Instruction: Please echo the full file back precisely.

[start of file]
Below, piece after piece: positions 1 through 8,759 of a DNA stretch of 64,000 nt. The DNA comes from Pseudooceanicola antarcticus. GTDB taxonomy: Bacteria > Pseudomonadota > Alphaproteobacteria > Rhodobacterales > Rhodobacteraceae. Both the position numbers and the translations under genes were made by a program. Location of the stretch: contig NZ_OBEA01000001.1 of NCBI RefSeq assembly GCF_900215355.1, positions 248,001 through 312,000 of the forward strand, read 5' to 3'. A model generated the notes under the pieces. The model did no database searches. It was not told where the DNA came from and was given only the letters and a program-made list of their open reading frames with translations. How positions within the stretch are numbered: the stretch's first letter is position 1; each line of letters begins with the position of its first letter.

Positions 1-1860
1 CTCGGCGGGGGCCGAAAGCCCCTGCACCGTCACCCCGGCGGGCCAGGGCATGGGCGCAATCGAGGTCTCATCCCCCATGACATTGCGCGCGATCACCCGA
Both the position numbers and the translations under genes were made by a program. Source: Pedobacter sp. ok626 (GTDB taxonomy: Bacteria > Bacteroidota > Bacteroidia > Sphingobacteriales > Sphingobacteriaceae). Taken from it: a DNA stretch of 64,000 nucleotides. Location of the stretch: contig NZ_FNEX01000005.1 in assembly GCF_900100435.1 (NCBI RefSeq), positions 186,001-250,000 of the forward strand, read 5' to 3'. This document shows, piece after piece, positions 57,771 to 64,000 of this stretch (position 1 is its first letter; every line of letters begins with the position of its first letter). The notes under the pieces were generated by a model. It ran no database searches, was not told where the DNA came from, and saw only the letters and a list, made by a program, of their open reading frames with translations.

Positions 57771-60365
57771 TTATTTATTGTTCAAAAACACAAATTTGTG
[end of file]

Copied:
Below, piece after piece: positions 1 through 8,759 of a DNA stretch of 64,000 nt. The DNA comes from Pseudooceanicola antarcticus. GTDB taxonomy: Bacteria > Pseudomonadota > Alphaproteobacteria > Rhodobacterales > Rhodobacteraceae. Both the position numbers and the translations under genes were made by a program. Location of the stretch: contig NZ_OBEA01000001.1 of NCBI RefSeq assembly GCF_900215355.1, positions 248,001 through 312,000 of the forward strand, read 5' to 3'. A model generated the notes under the pieces. The model did no database searches. It was not told where the DNA came from and was given only the letters and a program-made list of their open reading frames with translations. How positions within the stretch are numbered: the stretch's first letter is position 1; each line of letters begins with the position of its first letter.

Positions 1-1860
1 CTCGGCGGGGGCCGAAAGCCCCTGCACCGTCACCCCGGCGGGCCAGGGCATGGGCGCAATCGAGGTCTCATCCCCCATGACATTGCGCGCGATCACCCGA
Both the position numbers and the translations under genes were made by a program. Source: Pedobacter sp. ok626 (GTDB taxonomy: Bacteria > Bacteroidota > Bacteroidia > Sphingobacteriales > Sphingobacteriaceae). Taken from it: a DNA stretch of 64,000 nucleotides. Location of the stretch: contig NZ_FNEX01000005.1 in assembly GCF_900100435.1 (NCBI RefSeq), positions 186,001-250,000 of the forward strand, read 5' to 3'. This document shows, piece after piece, positions 57,771 to 64,000 of this stretch (position 1 is its first letter; every line of letters begins with the position of its first letter). The notes under the pieces were generated by a model. It ran no database searches, was not told where the DNA came from, and saw only the letters and a list, made by a program, of their open reading frames with translations.

Positions 57771-60365
57771 TTATTTATTGTTCAAAAACACAAATTTGTG